The Bonirob agricultural robot By automatically analyzing plants, the flexible Bonirob agricultural robot can also contribute to this progress. The robot is the same size as a compact car. It uses video- and laser-based positioning as well as satellite navigation to find its way around the fields. It knows its position to the nearest centimeter. With the help of cameras and computer-based image analysis, it recognizes and classifies plants. The is especially useful for plant breeders, who have to painstakingly analyze thousands of plants for plant size and color, fruit size and form, and insect damage. Based on these findings, they then decide which plant strains are worth pursuing further. The Bonirob is named after this plant appraisal process, which is known in German as Bonitur. “This automatic screening saves a lot of time and effort,” says Professor Amos Albert, the director of Deepfield Robotics.
Weed control with minimum environmental impact However, Bonirob does not only speed up the plant-breeding process. On the basis of leaf shape, it can distinguish between crops and weeds. With the help of a precisely controlled rod, it gets rid of weeds mechanically, rather than with weed killer. Undesired plants are swiftly rammed into the ground. At the 2015 European Robotics Forum in Vienna this spring, Bonirob was singled out for a 2015 euRobotics Technology Transfer Award. The judges praised the idea of equipping the robot with modules for different tasks. Such modules, or “apps,” are available for tasks such as measuring soil density, mechanical weed removal, and plant breeding. In September, the German Federal Minister of Food and Agriculture Christian Schmidt presented the agricultural robot with the Deutscher Innovationspreis Gartenbau, a national award for innovation in horticulture.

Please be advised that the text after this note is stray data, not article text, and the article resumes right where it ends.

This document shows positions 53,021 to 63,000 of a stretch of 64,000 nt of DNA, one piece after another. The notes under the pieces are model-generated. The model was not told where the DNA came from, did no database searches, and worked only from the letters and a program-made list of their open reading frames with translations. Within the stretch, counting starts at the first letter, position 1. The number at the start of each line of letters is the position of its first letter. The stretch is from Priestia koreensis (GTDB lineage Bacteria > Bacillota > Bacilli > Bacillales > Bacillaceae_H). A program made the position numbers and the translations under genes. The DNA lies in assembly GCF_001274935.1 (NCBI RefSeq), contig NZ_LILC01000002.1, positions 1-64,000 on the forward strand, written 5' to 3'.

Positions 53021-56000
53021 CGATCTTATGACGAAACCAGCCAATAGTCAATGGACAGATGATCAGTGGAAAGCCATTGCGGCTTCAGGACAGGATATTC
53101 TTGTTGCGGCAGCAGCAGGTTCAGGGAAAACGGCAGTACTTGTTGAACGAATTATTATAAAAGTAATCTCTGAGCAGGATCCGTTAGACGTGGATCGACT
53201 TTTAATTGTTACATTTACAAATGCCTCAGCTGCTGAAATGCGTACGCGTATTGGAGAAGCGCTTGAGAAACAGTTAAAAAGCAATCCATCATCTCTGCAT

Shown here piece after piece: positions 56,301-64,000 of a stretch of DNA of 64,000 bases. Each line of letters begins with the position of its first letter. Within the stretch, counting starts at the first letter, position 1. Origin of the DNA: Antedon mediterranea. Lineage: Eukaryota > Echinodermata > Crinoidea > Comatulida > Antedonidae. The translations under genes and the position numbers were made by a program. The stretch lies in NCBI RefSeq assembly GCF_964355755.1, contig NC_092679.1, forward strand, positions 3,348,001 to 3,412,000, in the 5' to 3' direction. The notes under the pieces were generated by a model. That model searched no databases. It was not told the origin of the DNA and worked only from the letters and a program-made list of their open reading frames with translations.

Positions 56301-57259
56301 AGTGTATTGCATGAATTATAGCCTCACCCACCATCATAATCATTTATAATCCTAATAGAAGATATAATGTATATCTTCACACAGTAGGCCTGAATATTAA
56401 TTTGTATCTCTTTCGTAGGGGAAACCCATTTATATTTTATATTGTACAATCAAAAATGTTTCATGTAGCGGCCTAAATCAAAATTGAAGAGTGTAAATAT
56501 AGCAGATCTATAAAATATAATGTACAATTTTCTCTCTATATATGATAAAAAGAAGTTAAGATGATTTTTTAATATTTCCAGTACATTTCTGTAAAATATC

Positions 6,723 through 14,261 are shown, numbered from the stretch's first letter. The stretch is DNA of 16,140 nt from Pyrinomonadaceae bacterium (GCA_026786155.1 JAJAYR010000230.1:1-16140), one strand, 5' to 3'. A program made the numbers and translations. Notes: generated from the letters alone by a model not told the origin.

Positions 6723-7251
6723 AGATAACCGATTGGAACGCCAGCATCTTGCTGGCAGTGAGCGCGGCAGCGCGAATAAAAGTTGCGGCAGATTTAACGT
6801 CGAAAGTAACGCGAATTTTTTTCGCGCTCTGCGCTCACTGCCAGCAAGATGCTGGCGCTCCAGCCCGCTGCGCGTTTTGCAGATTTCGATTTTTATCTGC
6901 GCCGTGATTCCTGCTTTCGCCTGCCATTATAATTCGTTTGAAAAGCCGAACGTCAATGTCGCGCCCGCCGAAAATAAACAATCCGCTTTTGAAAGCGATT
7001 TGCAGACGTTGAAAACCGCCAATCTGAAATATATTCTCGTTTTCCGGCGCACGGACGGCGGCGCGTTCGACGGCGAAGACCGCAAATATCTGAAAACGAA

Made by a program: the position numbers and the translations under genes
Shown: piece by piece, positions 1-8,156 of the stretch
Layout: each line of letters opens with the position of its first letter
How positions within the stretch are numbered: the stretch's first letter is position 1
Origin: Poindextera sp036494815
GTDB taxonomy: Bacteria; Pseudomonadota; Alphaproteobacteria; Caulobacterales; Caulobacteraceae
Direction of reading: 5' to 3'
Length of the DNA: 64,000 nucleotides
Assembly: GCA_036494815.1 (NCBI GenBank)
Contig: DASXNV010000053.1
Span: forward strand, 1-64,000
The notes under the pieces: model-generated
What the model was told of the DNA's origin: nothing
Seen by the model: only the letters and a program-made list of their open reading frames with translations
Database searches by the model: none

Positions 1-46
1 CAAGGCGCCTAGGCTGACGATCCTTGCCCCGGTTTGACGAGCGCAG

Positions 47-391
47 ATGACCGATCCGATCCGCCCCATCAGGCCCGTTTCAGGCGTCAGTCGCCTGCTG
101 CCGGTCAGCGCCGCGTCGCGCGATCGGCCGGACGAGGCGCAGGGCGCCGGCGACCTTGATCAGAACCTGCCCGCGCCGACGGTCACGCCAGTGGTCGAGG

Connected asparagus sensor In Hannover, the Bosch startup is also presenting a radio sensor for better asparagus yields. Under the name “Deepfield Connect – Asparagus Monitoring,” the sensor measures the temperature in the beds where the vegetable is grown and transmits it to farmers' smartphones. Farmers can use this data to track the temperature changes of their crops in detail and optimize the growing conditions. In September, the Agritechnica innovation committee awarded this solution its silver medal. In explaining its decision, it stated that the wireless sensor increases the share of marketable produce and therefore boosts farmers' incomes. The system also saves time and money, as farmers need to visit their fields less frequently.
Sensors help set the optimum temperature Asparagus grows especially well between 18 and 22 degrees Celsius. One way farmers maintain this temperature is by covering the mounds with strips of two-sided foil: one side is black, the other white. To heat the mounds using sunlight, the foil is laid with the black side facing up. To cool them when it gets too warm, the foil is laid with the white side facing up. The Bosch solution consists of several sensors embedded at various depths in the ground to measure the temperature. Cables send the temperature readings to a small box, which transmits the data via radio to a cloud that is based on the Bosch IoT Suite. From there the data is routed to an app on the farmer's smartphone. The Bosch IoT Suite is a comprehensive software solution that can be used to develop, provide, and operate applications in the internet of things.
Other Bosch innovations At Agritechnica, Bosch Rexroth is presenting many innovations related to hydraulics, electronics, electrics, and software. They include a flexible mobile hydraulics valve platform for tractors. One of the highlights of the Bosch Automotive Aftermarket division's exhibition is the Bosch Surround View System, which gives the tractor driver a bird's eye view of the vehicle's surroundings and serves as an aid when maneuvering. A hybrid system for the off-highway segment is also on display (hall 17, booth G08).
Agritechnica trade fair In Hannover from November 10 to 14, the Agritechnica trade fair is presenting the future of agricultural technology. At the world's largest trade fair of its kind, exhibitors from some 50 countries are presenting innovations for professional crop production.